2. Right to freedom of speech and expression, assembly, association or union, movement, residence, and right to practice any profession or occupation (some of these rights are subject to security of the State, friendly relations with foreign countries, public order, decency or morality)

3. Right against exploitation, prohibiting all forms of forced labour, child labour and traffic in human beings;

4. Right to freedom of conscience and free profession, practice, and propagation of religion;

5. Right of any section of citizens to conserve their culture, language or script, and right of minorities to establish and administer educational institutions of their choice; and

6. Right to constitutional remedies for enforcement of Fundamental Rights.

7. Right to education

Fundamental rights for Indians have also been aimed at overturning the inequalities of pre-independence social practices. Specifically, they have also been used to abolish untouchability and hence prohibit discrimination on the grounds of religion, race, caste, sex, or place of birth.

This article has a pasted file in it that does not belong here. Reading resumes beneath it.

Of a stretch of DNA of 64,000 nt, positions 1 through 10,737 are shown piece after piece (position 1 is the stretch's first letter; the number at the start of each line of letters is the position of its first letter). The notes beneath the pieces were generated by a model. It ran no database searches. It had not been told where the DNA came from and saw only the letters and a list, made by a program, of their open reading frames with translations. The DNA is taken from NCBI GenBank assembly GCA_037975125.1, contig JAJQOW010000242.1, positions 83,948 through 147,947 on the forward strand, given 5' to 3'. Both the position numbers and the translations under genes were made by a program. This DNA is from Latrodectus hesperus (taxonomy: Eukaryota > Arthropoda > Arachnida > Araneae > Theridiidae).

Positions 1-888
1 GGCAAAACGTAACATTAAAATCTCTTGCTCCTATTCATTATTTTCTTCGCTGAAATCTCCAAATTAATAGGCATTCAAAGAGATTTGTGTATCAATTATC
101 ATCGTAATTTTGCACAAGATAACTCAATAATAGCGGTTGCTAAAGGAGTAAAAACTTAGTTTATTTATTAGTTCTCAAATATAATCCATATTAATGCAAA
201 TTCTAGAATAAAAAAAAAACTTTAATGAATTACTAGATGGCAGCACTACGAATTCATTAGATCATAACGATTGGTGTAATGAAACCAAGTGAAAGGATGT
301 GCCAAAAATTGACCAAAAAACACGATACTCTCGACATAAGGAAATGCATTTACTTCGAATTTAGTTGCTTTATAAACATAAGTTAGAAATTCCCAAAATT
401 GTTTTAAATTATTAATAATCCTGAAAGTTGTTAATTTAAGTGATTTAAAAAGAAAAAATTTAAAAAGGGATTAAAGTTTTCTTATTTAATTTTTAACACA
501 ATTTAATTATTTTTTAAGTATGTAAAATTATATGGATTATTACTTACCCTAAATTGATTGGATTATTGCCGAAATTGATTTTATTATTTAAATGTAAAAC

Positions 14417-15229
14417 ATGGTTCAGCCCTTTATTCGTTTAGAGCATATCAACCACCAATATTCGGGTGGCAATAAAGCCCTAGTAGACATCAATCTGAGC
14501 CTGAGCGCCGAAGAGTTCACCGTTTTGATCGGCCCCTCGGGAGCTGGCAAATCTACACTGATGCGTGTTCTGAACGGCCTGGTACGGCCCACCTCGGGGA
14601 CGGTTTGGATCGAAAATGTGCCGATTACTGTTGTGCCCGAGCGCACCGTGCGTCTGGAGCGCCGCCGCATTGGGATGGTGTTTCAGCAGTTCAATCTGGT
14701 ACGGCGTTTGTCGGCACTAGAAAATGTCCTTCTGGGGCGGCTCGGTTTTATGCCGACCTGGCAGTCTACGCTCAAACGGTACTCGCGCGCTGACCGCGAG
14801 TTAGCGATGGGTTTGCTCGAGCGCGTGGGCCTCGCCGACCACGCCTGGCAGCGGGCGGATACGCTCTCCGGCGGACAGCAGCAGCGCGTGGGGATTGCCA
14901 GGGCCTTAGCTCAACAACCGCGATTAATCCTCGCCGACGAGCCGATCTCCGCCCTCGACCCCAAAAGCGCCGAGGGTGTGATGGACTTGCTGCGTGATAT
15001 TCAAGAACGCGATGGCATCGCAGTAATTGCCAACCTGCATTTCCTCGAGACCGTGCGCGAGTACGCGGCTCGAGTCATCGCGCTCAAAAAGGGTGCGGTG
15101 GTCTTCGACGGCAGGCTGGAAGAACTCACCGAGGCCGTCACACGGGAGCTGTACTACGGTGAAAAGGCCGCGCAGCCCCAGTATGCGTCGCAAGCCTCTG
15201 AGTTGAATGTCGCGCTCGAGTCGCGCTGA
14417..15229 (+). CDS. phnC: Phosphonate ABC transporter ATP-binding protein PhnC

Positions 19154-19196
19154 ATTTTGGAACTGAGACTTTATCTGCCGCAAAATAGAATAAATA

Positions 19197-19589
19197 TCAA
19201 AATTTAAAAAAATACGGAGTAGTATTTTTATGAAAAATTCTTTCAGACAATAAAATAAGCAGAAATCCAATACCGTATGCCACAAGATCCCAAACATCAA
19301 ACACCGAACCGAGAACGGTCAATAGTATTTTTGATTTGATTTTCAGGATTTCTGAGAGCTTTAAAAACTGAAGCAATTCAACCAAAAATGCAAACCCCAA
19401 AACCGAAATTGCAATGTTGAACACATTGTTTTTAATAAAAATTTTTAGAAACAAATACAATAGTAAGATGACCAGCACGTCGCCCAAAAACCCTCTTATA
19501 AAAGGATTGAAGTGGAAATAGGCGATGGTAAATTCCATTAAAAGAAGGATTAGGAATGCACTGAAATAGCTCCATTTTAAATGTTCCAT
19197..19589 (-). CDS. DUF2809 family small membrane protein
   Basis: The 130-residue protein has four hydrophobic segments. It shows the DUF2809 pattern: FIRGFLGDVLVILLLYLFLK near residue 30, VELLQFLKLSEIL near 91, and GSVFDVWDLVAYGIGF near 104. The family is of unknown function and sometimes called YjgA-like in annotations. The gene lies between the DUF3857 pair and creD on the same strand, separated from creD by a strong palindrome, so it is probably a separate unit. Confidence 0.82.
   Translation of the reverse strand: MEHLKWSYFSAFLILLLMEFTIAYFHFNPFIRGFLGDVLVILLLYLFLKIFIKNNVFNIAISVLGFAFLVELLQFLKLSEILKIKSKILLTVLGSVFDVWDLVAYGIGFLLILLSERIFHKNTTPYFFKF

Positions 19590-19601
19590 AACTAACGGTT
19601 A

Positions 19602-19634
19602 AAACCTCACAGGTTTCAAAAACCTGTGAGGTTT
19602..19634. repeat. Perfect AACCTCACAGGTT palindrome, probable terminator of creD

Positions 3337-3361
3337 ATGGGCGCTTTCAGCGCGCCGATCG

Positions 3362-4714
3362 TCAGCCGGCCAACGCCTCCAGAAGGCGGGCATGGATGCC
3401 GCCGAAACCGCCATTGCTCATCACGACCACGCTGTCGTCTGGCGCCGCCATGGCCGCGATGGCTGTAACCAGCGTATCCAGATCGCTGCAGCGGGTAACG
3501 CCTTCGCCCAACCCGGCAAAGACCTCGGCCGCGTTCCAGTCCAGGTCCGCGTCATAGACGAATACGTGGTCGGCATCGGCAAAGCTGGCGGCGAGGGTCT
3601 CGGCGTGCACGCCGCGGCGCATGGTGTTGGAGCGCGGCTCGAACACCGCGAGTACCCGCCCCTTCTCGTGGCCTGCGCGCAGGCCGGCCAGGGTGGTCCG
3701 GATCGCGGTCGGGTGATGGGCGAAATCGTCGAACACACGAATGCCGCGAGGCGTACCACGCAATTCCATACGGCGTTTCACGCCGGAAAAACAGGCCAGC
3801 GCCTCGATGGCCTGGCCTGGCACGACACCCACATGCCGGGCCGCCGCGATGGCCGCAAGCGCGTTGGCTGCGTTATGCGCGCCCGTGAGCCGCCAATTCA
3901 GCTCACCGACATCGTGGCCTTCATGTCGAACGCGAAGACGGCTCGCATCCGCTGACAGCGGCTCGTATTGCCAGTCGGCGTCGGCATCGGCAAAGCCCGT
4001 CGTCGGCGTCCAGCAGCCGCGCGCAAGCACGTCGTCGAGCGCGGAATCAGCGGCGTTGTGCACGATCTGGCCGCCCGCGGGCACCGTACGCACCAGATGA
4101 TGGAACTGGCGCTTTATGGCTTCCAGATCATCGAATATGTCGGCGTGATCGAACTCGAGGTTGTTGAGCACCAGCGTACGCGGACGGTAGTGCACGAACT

Source:

www.facts-about-india.com/fundamental-rights-in-India.php
http://india.gov.in/knowindia/fundamental_rights.php

Categories: General Knowledge, Law

6/365 – RTI – Right To Information

September 5, 2011 2 comments

RTI Act
“An Act to provide for setting out the practical regime of right to information for citizens to secure access to information under the control of public authorities, in order to promote transparency and accountability in the working of every public authority, the constitution of a Central Information Commission and State Information Commissions and for matters connected therewith or incidental thereto.”

What is Right to Information?
Every citizen has a right to know how the Government is functioning. Right to Information empowers every citizen to seek any information from the Government, inspect any Government documents and seek certified photocopies thereof. Some laws on Right to Information also empower citizens to official inspect any Government work or to take sample of material used in any work.

Who can ask for information under Right to Information?
Any citizen can ask for information under these laws.The Act extends to the whole of India except the State of Jammu and Kashmir. OCI’s (Overseas Citizens of India) and PIO’s (Persons of Indian Origin) card holders can also ask for information under the RTI Act.